Tammy Bleier ('14, Marine Biology)

Photo of Alexa Sterling What do you do for your undergraduate research?

Before transferring to UNCW I implemented an independent study that concentrated on daytime coral reef activity versus nocturnal activity in San Salvador, Bahamas. Since arriving at UNCW I have assisted various students (undergraduate and graduate) working in Dr. Finelli’s lab. Some projects have included periwinkle snail response to blue crab chemical cues, oyster spat recruitment to artificial reefs, and Cliona sponge recruitment to various substrates, among others. My honors project will be focusing on the susceptibility of the eastern oyster to infection by Cliona.

What made you want to pursue an undergraduate research project?

Experience. I’ve learned so much through lectures and labs, but wanted to take my education at UNCW a step further. Science is about digging deeper; it’s about asking questions and testing those questions. I wanted to experience that for myself firsthand.

How did you start your research project?

I was lucky to have started out my UNCW career working in Dr. Finelli’s lab; it allowed me to work on a wide array of student research. After involving myself in the process of other student’s projects, I became particularly interested in the sponge Cliona, which rampantly infects oysters in this area. I read papers on studies previously done on Cliona and noticed a lack of information on oyster susceptibility to the sponge, which formulated my research question.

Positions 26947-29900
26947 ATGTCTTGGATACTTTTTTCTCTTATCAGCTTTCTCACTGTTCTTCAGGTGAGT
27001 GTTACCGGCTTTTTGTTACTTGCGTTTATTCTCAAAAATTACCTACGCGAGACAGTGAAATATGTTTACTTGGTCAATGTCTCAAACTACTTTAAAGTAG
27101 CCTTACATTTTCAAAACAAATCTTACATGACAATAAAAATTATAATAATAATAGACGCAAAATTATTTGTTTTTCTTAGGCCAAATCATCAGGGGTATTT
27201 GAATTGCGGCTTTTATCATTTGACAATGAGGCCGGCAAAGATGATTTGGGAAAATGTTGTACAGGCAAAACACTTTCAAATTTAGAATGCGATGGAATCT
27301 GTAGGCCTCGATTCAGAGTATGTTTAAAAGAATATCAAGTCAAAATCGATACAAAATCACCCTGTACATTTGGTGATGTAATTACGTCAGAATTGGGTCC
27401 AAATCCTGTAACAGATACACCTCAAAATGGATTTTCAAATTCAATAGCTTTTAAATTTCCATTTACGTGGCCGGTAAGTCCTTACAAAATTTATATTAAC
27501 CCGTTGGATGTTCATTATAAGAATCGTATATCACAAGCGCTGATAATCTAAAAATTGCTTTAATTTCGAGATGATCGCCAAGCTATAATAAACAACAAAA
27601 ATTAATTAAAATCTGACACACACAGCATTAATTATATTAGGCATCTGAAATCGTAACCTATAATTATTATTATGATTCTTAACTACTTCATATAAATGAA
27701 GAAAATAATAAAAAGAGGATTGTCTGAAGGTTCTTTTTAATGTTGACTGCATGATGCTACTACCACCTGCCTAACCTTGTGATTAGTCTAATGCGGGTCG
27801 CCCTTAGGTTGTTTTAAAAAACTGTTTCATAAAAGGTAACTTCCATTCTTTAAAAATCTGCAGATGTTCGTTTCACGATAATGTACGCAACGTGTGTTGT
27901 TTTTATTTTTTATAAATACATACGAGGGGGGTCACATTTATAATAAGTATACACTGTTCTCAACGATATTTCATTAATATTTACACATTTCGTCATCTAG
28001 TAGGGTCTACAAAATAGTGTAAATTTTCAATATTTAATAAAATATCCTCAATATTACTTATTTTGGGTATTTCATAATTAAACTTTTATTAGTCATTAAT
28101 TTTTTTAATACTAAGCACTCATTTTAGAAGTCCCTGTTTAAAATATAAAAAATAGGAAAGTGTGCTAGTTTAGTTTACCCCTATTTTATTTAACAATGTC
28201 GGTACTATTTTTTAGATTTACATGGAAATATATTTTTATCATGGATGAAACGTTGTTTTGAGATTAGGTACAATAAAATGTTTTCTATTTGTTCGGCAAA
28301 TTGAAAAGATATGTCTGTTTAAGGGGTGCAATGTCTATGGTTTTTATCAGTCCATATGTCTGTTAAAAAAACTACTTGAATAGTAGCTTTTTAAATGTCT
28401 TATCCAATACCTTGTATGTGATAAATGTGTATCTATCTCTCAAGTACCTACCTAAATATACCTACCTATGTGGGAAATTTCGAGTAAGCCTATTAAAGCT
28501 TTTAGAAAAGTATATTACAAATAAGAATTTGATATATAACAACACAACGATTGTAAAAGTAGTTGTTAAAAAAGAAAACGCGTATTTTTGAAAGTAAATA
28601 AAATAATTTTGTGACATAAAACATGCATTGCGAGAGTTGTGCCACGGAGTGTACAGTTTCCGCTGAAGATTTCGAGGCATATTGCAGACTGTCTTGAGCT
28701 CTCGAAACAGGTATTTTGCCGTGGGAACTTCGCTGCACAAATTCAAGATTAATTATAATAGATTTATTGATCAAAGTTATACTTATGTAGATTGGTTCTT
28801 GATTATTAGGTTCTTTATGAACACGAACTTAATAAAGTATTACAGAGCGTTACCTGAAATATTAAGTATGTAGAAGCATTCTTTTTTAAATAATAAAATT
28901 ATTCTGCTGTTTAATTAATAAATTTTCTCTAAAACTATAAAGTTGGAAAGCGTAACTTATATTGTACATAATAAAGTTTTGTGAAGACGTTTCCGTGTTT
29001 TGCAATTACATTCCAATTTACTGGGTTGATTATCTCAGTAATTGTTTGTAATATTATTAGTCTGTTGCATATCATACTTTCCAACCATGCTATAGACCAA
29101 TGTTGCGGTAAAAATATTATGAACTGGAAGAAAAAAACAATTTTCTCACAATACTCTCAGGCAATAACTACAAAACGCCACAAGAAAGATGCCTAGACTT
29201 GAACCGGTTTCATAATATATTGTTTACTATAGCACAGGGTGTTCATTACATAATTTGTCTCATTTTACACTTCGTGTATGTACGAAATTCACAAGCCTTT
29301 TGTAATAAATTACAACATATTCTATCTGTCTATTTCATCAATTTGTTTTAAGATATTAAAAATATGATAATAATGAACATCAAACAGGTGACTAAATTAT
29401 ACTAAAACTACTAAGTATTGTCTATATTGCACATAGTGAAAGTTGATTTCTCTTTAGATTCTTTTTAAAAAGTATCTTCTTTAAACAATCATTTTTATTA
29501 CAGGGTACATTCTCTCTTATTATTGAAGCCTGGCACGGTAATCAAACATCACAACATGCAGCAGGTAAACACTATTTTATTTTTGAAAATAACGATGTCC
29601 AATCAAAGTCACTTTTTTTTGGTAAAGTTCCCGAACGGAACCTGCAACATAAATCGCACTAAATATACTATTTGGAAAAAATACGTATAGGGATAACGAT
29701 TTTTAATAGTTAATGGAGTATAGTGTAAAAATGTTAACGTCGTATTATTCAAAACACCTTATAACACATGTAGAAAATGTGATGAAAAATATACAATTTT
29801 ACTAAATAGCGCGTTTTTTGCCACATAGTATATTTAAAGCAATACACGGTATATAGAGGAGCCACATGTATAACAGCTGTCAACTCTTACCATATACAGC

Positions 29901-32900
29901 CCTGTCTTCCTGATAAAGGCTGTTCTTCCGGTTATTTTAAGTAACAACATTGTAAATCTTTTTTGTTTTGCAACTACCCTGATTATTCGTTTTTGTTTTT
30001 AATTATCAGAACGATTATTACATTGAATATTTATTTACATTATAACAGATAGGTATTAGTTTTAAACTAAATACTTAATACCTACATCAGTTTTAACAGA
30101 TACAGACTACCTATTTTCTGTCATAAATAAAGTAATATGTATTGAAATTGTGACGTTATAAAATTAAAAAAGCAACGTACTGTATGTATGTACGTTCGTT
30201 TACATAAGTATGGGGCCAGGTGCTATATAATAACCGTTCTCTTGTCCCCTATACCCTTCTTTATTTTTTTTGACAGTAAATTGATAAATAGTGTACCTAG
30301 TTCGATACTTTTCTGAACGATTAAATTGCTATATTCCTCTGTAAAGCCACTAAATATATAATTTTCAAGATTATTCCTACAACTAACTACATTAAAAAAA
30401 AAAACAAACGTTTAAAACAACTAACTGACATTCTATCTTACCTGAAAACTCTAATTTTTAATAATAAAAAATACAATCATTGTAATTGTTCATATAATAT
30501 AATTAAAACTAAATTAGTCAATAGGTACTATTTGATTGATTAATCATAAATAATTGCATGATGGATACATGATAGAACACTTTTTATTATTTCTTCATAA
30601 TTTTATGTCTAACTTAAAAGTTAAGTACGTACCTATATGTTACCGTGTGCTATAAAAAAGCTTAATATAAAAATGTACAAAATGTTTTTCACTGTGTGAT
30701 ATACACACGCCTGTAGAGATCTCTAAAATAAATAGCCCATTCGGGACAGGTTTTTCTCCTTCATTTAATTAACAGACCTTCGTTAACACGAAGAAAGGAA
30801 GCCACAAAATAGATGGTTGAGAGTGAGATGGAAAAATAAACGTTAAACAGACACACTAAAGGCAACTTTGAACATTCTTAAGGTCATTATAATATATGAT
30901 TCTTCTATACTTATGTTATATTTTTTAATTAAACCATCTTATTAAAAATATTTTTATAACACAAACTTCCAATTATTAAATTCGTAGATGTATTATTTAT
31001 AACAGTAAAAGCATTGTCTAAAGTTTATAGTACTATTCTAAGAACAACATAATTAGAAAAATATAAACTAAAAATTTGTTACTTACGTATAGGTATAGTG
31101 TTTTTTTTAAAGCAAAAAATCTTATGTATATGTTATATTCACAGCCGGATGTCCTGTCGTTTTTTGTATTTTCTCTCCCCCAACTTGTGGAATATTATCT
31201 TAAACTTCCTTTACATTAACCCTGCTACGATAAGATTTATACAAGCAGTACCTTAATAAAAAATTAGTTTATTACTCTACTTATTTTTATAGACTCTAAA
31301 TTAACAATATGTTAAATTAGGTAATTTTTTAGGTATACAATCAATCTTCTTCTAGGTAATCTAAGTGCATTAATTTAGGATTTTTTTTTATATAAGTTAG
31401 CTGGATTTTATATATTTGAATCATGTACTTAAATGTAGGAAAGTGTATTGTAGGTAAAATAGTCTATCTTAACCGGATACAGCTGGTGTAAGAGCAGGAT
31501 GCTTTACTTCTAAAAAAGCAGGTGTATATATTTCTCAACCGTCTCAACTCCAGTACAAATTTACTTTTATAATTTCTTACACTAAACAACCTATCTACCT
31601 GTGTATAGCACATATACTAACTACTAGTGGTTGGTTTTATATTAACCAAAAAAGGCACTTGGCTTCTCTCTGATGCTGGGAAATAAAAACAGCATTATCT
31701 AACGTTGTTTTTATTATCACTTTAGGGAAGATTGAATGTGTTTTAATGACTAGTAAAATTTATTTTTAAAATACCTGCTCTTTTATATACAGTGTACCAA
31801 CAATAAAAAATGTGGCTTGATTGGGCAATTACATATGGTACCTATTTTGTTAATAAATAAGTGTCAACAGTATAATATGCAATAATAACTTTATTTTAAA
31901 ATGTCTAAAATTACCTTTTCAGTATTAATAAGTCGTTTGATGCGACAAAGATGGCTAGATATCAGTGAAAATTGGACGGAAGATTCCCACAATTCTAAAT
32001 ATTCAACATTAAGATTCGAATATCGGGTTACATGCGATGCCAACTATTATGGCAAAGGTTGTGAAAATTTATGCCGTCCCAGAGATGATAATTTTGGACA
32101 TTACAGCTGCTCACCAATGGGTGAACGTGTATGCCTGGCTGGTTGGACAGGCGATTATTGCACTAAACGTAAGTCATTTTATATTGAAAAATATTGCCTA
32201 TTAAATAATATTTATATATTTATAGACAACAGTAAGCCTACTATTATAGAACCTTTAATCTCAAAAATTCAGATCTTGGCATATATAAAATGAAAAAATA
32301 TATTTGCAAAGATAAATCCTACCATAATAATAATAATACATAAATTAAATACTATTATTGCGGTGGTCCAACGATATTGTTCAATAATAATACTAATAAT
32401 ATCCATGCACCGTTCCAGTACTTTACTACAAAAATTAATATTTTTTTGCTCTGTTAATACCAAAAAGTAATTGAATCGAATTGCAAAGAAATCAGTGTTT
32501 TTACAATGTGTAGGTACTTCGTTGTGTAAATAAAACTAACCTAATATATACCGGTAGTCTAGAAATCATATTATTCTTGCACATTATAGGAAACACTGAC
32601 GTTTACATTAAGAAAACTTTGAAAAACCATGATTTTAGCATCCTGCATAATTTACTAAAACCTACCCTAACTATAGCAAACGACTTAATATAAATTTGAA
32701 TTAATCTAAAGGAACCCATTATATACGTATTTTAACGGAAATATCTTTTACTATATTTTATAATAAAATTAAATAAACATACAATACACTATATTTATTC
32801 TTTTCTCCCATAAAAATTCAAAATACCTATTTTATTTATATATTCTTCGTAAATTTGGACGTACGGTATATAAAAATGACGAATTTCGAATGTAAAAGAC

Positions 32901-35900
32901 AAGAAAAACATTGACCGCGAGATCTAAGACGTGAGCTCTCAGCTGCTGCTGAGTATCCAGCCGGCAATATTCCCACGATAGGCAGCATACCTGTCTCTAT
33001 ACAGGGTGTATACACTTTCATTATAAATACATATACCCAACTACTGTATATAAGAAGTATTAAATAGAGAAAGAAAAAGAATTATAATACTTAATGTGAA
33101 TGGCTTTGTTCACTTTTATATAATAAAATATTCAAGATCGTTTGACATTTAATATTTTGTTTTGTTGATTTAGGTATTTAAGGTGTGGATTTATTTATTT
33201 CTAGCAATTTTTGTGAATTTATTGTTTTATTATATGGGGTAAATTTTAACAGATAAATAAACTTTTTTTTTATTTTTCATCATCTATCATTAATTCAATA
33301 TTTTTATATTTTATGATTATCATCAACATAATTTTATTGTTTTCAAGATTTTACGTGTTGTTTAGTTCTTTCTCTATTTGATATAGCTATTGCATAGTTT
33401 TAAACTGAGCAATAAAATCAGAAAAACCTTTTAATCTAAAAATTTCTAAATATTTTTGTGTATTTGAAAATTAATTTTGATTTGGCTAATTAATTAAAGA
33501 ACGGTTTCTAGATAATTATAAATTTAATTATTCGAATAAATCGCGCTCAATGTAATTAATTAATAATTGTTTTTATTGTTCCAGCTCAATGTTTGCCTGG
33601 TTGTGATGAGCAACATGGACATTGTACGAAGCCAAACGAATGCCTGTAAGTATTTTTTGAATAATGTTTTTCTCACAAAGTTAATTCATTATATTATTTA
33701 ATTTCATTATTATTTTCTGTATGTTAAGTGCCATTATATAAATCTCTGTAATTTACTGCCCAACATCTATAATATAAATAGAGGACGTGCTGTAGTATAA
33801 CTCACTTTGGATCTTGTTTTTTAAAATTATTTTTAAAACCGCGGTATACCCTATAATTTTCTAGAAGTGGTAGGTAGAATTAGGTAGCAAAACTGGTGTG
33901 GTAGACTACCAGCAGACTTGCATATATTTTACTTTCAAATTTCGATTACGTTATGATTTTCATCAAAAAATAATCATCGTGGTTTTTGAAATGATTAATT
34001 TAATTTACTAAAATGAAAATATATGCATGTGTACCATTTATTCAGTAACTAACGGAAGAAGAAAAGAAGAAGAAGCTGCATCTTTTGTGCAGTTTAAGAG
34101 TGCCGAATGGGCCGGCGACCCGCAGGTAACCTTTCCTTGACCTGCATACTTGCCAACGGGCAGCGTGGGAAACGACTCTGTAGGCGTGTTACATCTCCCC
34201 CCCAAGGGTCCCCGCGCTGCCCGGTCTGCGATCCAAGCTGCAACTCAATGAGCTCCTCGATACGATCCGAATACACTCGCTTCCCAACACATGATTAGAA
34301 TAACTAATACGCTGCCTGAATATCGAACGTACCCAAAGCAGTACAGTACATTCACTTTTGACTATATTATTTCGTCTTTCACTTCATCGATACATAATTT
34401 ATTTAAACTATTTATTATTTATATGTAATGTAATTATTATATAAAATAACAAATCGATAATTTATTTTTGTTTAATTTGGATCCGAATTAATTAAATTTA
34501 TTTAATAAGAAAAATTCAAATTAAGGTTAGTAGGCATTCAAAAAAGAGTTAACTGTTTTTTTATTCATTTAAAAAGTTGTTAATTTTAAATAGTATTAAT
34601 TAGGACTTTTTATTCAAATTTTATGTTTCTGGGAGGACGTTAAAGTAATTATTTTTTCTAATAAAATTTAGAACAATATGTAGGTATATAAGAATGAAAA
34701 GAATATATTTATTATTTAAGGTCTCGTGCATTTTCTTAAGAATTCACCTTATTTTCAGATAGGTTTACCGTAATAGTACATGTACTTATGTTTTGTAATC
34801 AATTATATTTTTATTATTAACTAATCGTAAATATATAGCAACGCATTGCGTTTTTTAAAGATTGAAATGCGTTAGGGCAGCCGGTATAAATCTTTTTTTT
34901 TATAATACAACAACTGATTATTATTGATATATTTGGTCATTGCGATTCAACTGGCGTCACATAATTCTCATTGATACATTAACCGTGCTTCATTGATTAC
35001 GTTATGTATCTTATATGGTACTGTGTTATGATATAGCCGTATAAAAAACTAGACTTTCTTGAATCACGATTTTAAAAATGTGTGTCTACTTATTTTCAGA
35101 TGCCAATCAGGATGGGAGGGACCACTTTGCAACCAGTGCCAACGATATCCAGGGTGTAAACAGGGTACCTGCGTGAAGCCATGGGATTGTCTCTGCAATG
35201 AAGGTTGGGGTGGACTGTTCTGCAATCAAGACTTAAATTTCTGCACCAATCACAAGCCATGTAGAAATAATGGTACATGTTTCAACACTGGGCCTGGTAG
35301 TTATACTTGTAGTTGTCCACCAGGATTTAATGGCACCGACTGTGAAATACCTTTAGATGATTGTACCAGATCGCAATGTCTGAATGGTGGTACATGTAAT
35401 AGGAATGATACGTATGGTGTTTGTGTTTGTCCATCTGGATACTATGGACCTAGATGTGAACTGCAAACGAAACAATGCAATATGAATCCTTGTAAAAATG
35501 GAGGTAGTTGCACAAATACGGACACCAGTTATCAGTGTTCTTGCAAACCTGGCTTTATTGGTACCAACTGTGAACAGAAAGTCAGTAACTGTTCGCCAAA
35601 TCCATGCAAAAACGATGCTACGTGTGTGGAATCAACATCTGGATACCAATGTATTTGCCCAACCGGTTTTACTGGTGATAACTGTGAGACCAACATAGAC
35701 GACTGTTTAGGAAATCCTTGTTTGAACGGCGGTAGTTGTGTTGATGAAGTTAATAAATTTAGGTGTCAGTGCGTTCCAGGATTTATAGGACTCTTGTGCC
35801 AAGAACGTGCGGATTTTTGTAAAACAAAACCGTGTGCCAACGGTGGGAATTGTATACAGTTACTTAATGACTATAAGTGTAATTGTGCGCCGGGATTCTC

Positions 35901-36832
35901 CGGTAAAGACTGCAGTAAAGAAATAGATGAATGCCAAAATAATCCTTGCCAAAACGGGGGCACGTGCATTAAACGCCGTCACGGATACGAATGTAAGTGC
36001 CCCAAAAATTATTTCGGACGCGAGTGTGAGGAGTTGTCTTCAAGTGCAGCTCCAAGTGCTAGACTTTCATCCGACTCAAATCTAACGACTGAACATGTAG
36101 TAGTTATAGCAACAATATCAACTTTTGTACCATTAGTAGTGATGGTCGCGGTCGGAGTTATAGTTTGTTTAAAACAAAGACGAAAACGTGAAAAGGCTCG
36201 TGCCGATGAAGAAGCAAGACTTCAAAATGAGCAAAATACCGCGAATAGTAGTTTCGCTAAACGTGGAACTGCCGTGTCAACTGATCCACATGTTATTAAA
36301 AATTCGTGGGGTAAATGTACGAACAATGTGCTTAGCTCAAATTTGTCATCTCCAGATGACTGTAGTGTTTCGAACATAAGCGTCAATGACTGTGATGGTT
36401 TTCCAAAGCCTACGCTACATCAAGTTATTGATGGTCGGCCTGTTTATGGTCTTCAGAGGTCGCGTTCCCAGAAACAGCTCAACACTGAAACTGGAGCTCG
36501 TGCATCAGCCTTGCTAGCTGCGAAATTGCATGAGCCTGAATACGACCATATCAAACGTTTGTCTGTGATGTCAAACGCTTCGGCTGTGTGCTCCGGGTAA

Was doing your own research fun? Be Honest.

Yes! It’s a rewarding process. You learn so much and become an expert on what you’re studying. I especially enjoy getting into the field, but processing data in the lab can be fun too. It’s also enjoyable to share your results with your peers. It takes a lot of time and effort, but it’s worth every minute.

It isn’t required to do research as an undergrad, so what advantages do you think this experience has provided you?

Doing an honors project has taught me to be flexible and patient, because things never go as planned. You have to be able to cope with the unexpected. It has also deepened my problem solving abilities. Not only is a research project in and of itself a problem to be solved, but you learn to deal with the hiccups that happen in the process. I’ve also been able to network with other professors and students at the Hatchery at the Center for Marine Science.

What recognition and/or grants did you receive for your research?

I received a CSURF Research Supplies Award, and will be applying for a travel grant to present my project at the Benthic Ecology Meeting in March.

What are your plans after you receive your degree from UNCW?

I hope to attend graduate school and get involved with non-profit organizations working on conservation and species management.

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